Students are required to be fully engaged in the studio discourse, be prepared for each individual desk critique, be present in studio Tuesday and Friday throughout the afternoon studio sessions (13:15-17:00), be present throughout the presentation and gallery crit sessions, and to invest time outside of studio hours developing projects. If not on field studies in another course, Wednesdays should be used to work on your studio projects as well. Mid-semester meetings with faculty will help align the expectations of the student and the professor to guide the rest of the semester.
We request you upload a digital copy of your design portfolio to your Canvas studio page. This will allow your faculty to better understand your background and will make it easier to address your individual progress in your studies in studio. Please within the first week make sure to go to your studio course on Canvas and to Assignments. Portfolio Submission and upload your portfolio.
Core Course Week
The core of the studies in the AD Program at DIS is the studio. The core course week (CCW) is a full week of studies meant to contribute to the advancement of students architectural understanding and their studio work. We do this through a dedicated focus on key themes in Danish architecture and design and the crucial skill of visual note-taking. CCW falls in two interrelated parts:
The first part takes place in Copenhagen, both in class and on field studies. Visits to relevant case studies and exercises in visual note-taking are part of the first days of CCW. The second part takes you on a three-day study tour to Western Denmark. (Full-year students go to Berlin in the spring semester).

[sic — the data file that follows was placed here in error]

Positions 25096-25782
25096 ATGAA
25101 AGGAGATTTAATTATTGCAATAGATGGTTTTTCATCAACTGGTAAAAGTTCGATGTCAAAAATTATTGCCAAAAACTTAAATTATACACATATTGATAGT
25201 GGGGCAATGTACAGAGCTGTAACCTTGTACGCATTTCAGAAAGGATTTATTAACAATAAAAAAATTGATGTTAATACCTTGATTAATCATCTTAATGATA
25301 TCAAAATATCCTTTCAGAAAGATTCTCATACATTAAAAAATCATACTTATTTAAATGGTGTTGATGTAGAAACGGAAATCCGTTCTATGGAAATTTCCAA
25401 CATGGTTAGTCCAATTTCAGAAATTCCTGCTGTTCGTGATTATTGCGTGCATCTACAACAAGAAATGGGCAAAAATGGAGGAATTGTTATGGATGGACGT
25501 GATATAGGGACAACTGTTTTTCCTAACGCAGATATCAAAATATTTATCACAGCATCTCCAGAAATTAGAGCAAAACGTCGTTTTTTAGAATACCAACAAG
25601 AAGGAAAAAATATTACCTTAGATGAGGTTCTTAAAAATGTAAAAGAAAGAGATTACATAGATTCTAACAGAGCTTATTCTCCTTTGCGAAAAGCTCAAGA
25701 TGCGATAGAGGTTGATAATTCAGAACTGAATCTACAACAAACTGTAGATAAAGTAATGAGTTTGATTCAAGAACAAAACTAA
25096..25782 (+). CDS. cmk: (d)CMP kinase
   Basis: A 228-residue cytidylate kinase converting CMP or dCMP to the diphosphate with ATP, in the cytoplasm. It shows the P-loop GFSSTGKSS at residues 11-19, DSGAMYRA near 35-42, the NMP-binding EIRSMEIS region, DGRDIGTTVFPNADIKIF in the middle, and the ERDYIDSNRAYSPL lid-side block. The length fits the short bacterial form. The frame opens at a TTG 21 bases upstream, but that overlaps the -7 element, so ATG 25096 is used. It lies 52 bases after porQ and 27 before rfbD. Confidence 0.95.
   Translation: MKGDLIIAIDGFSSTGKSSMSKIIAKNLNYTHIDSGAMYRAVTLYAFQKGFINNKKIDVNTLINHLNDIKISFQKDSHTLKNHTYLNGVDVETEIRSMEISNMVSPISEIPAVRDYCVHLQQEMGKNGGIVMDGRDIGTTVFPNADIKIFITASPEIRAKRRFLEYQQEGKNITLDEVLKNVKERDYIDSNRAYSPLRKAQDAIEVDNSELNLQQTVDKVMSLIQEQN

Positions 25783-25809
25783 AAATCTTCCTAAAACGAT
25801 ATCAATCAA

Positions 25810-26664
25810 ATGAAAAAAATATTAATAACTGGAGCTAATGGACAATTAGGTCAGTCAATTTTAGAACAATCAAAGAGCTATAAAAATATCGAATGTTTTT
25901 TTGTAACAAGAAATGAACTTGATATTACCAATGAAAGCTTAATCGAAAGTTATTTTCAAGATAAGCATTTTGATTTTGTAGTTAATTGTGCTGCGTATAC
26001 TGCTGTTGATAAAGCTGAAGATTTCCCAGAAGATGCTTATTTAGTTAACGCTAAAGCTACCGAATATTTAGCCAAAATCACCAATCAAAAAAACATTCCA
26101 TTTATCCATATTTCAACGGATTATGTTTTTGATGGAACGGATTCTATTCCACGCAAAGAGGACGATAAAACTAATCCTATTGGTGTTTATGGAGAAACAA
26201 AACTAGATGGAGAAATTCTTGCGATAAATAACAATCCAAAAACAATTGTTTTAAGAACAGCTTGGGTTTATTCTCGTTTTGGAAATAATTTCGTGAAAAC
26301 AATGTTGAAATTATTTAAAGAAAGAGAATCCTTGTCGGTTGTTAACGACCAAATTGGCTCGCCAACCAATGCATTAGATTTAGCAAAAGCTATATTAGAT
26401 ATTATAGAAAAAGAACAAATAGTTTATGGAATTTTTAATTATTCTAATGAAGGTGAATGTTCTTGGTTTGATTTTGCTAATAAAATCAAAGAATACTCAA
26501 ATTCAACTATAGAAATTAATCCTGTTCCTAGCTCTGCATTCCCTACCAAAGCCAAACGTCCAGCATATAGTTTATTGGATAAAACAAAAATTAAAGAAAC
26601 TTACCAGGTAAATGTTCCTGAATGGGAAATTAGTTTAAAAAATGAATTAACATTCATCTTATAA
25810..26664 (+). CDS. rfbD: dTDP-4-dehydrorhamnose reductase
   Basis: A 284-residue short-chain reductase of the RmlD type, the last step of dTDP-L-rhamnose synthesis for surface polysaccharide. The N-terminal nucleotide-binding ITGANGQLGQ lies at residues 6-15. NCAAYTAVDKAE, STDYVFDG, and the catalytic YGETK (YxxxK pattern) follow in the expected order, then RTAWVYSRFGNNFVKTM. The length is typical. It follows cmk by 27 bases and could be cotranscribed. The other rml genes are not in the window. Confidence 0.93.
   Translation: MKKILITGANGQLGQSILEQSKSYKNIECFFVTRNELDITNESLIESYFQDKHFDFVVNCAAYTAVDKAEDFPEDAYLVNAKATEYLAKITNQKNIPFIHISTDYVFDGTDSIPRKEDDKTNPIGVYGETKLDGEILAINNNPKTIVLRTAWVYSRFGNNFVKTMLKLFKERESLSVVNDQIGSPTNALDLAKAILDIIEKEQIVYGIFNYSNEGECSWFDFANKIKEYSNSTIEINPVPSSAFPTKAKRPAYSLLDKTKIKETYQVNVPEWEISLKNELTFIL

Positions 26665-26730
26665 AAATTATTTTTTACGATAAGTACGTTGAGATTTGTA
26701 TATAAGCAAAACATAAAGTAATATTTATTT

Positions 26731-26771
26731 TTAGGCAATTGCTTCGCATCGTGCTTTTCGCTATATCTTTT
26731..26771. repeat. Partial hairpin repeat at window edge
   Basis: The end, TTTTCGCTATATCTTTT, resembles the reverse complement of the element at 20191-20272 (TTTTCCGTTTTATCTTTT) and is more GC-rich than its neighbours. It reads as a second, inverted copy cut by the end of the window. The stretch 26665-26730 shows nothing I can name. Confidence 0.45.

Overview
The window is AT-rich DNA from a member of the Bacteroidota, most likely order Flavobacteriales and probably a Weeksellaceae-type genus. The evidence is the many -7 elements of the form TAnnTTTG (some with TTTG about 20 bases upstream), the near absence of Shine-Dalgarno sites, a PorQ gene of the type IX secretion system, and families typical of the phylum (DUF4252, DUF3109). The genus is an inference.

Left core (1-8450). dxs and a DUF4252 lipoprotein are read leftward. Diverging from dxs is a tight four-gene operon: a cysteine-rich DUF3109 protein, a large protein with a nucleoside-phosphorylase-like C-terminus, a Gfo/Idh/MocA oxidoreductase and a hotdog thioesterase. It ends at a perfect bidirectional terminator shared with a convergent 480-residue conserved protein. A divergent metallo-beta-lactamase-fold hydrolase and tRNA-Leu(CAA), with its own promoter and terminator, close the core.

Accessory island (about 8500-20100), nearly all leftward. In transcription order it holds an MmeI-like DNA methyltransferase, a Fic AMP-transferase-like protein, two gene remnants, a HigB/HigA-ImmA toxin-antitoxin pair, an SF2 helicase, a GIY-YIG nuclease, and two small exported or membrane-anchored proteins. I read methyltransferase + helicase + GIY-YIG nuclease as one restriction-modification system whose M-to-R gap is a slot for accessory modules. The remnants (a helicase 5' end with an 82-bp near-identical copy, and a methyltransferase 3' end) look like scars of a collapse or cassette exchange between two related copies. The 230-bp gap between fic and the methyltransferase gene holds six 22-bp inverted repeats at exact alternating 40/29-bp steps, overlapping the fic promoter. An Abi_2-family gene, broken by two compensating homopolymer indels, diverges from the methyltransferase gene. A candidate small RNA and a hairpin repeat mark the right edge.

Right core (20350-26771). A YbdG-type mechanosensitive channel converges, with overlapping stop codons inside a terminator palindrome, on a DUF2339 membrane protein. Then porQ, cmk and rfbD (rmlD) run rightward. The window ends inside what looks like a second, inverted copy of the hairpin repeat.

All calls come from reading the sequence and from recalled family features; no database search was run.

Field Studies and Study Tours
The field studies and study tours of the Architecture and Design Program (AD) at DIS form an integral part of the learning process. We travel to places to learn through experience and through analysis. We travel to places to understand and ultimately, to become better architects and designers.
Field studies are excursions to sites within the Copenhagen capital region and are composed of significant, historical sites of design interest as well as contemporary case studies linked to the studio. Field studies take place in connection with studio and at the discretion and choice of the faculty.
Course-integrated, faculty-led study tours are a signature of the DIS curriculum. The AD study tours are constructed around a series of fixed and recurring must-do sites (80% of sites) and new sites and visits that may change from semester to semester (20% of sites). Students travel in groups of 20-24 students, along with a faculty handling the academic visits and a co-leader handling the logistics on the tour.
During Core Course Week a the three-day study tour takes students to both contemporary and historical sites on the island of Fyn and in Jylland.
Later in the semester the week-long study tour will expand students frame of personal experience from Copenhagen to include other countries in Northern Europe. This is an opportunity to compare what students have studied thus far in Denmark with a larger European context and in turn with previous experiences from students home country. Visits will include both contemporary and historical sites.